ESPN took a shot at the New York Yankees today for suffering through an 9 percent drop in attendance through the first 11 games of the season when compared to 2010. Here’s why ESPN was totally wrong in the simplistic and misleading “analysis” of the numbers.
For any MLB or MiLB team the first two weeks of the season are a crapshoot: bad weather is almost to be expected any time, and rainouts/snowouts are not uncommon. It is the most unpredictable time of the year in terms of the size of the crowds and the weather both.
So for ESPN to run a story, linked here, about Yankees attendance being down some 9 percent so early in the season is really meaningless — It’s too small a sampling for any meaningful conclusions. And it’s comparing apples to oranges. Not mentioned in the article was one crucial difference between 2011 and 2010: In 2010, the Yankees’ 11th home game came on May 4 — some three weeks after the 11th home game of 2011, on April 17. (It could have been worse: take away two weather-delayed games and the 11th home game this year would have been April 15.) That’s two-weeks-plus later in 2010 than 2011.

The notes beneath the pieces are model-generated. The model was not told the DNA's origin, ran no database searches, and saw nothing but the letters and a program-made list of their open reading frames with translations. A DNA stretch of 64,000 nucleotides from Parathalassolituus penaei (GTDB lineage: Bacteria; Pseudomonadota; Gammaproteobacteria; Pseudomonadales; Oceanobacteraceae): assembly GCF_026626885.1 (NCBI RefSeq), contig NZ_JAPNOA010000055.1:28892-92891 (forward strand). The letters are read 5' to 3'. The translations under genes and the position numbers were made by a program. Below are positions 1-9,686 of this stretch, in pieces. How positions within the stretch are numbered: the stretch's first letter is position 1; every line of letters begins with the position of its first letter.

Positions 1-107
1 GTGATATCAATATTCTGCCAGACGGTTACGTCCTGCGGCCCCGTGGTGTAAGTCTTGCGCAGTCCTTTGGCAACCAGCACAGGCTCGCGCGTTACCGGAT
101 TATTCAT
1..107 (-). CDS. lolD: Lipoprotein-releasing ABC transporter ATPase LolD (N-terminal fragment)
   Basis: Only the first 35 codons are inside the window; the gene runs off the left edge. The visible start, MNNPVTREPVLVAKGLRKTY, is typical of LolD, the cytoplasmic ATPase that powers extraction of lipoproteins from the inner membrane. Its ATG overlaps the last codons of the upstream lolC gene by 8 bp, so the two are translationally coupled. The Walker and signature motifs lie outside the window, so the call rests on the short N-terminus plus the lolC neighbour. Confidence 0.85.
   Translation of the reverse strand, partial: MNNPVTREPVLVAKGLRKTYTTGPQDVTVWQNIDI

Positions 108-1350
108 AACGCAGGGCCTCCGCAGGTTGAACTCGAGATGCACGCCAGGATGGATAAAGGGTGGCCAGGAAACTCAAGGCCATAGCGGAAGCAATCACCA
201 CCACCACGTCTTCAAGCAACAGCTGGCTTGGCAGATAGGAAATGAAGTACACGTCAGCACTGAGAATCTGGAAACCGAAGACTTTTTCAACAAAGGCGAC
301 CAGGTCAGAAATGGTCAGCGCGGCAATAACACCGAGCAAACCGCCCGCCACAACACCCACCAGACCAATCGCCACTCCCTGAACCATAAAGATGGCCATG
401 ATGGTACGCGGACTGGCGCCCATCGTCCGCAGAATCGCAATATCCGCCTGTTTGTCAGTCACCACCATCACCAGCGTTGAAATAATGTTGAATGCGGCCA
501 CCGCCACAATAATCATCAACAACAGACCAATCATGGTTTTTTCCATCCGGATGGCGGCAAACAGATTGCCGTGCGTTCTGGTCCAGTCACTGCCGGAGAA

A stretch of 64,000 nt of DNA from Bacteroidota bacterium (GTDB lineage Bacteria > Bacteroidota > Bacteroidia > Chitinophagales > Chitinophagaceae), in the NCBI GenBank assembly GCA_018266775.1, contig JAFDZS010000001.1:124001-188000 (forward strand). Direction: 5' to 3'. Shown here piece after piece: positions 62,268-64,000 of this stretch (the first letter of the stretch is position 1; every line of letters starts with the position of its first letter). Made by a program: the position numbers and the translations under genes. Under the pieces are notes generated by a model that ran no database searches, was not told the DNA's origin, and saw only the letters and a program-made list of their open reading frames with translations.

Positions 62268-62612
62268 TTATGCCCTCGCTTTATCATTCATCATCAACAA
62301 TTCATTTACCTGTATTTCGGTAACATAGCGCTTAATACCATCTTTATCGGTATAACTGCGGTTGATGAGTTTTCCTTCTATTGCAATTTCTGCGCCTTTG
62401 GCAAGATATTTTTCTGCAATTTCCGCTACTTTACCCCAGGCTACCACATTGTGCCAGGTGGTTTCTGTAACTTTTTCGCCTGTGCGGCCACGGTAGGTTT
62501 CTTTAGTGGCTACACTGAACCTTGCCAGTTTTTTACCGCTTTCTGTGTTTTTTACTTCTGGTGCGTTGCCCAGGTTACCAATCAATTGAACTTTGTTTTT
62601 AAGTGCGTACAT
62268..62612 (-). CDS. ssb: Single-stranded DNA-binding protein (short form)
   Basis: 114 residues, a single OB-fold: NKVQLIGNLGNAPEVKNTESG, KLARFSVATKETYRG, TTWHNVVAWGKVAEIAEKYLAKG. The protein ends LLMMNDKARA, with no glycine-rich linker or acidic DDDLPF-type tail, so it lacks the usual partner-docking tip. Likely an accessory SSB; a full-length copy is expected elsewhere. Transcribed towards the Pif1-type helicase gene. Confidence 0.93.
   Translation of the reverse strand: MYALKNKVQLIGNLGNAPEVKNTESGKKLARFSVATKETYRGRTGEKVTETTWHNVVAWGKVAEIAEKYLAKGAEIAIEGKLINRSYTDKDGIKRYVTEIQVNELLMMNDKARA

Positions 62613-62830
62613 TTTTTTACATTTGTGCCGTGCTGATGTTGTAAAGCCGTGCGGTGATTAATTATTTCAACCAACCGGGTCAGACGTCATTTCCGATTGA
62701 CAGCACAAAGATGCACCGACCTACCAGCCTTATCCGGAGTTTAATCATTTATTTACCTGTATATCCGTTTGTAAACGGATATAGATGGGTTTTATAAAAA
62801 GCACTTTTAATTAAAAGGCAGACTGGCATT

A northern team having a home-heavy early schedule is a mixed blessing. Every team wants to begin the season with lots of home games to establish a rhythm and bolt to an early divisional lead, something the Yankees did (they’re up three games on Toronto and have the only winning record in the American League East). They did so at the expense of fans and, logically, revenue as well. But for ESPN to be making anything out of the first three weeks of the season, especially in such a rainy April, is very misleading — and betrays a lack of understanding about the business of baseball.
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